Try as I might, I can’t seem to get a good edge on my bowl gouges. Are bowlgouge sharpening jigs worth looking into?
Bowl-gouge sharpening jigs do a great job. The jigs give many turners a higher degree of control and repeatability than they get doing it by hand. But don’t kid yourself; using a jig is not like using a pencil sharpener. The technique does involve a learning curve; it’s just not as steep as learning to sharpen by hand. You still have to know how to shape the tool and when to stop grinding by observing the sparks.
According to expert turner and instructor Alan Lacer, the motion used to sharpen a gouge on a grinder is very similar to the one used to turn a bowl on the lathe. As you master one skill, you’ll be learning the other. However, if you’re spending more time on the grinder than on the lathe, a sharpening jig can get you over the hump and allow you to concentrate on developing your skills on the lathe first.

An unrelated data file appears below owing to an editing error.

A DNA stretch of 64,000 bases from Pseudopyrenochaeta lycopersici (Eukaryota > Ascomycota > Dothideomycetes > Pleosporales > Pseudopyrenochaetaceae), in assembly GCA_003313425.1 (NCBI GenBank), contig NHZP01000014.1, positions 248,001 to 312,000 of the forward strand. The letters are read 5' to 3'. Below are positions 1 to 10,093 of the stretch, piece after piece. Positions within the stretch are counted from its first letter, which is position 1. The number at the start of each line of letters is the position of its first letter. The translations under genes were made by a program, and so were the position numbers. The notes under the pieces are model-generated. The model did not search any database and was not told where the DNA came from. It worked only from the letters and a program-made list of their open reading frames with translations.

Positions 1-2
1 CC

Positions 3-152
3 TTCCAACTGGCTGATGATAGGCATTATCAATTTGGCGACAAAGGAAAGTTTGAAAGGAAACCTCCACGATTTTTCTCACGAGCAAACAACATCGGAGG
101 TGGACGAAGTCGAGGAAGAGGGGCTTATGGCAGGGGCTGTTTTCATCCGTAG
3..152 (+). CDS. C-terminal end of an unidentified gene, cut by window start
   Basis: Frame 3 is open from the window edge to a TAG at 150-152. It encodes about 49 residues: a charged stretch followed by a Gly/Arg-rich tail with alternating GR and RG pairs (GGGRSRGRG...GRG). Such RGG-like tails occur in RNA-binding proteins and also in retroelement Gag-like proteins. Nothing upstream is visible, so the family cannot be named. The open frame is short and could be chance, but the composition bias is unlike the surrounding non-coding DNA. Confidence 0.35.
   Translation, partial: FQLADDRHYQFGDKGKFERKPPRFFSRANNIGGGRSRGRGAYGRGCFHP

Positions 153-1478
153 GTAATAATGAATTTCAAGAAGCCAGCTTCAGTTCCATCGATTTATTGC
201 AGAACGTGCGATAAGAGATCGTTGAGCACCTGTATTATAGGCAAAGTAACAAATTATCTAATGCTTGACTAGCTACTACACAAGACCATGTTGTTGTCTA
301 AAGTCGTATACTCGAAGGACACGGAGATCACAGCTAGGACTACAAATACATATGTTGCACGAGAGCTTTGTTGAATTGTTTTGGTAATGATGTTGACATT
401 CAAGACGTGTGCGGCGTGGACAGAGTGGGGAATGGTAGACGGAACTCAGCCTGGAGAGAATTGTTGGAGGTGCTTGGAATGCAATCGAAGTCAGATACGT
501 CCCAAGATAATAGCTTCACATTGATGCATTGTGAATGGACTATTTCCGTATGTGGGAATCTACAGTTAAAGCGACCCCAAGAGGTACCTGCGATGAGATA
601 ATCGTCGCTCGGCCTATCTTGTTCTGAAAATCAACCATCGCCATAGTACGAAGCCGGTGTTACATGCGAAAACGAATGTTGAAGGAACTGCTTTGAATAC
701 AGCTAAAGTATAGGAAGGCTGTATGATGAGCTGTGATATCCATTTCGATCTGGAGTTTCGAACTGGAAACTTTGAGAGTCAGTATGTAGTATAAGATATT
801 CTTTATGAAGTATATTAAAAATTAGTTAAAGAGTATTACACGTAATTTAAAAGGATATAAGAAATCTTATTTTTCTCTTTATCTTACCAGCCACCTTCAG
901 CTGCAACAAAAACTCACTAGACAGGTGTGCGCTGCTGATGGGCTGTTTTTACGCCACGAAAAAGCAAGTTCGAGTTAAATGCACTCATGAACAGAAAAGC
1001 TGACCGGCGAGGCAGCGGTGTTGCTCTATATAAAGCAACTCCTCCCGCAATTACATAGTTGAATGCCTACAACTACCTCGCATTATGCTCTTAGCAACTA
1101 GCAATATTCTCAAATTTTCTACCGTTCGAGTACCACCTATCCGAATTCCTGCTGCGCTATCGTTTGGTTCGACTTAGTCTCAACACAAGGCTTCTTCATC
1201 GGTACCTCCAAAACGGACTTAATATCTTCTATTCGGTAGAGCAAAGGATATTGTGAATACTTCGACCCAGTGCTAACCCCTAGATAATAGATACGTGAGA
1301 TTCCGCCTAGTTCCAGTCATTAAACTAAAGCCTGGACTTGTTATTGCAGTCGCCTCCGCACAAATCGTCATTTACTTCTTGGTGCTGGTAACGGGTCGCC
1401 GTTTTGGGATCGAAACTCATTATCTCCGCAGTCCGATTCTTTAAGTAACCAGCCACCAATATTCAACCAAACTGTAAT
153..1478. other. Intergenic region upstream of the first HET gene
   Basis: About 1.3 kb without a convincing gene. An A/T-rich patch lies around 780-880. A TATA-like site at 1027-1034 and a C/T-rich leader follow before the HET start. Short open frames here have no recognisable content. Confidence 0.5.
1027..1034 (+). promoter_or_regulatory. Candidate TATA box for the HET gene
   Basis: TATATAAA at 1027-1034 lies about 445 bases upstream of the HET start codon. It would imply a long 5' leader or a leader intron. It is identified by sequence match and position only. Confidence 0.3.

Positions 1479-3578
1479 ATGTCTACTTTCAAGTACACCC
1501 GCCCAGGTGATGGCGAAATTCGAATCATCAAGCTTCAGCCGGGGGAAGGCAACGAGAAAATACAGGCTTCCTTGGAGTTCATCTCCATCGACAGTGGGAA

There are a number of jigs on the market and all of them work well. The basic jig usually consists of a mounting plate that holds either an adjustable arm or a tool rest (not shown). (The tool rest, an adjustable platform used for sharpening chisels and plane irons, is far superior to most stock tool rests.) The adjustable arm has a cradle to hold the gouge handle to create a traditional grind (Photo 1). To create a fingernail profile, you need to purchase a tool holder to go with your basic set (Photo 2).
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1. To grind a traditional profile on a bowl gouge, you need a basic jig setup consisting of an adjustable arm with a cradle to hold the gouge and a mounting plate to hold the arm. To use, simply rotate the tool handle in the cradle.
2. To create a fingernail profile, you need a specialized tool holder. The tool holder pivots in a cradle on an adjustable arm. Rocking the handle back and forth creates the profile.
This story originally appeared in American Woodworker August 2006, issue #123.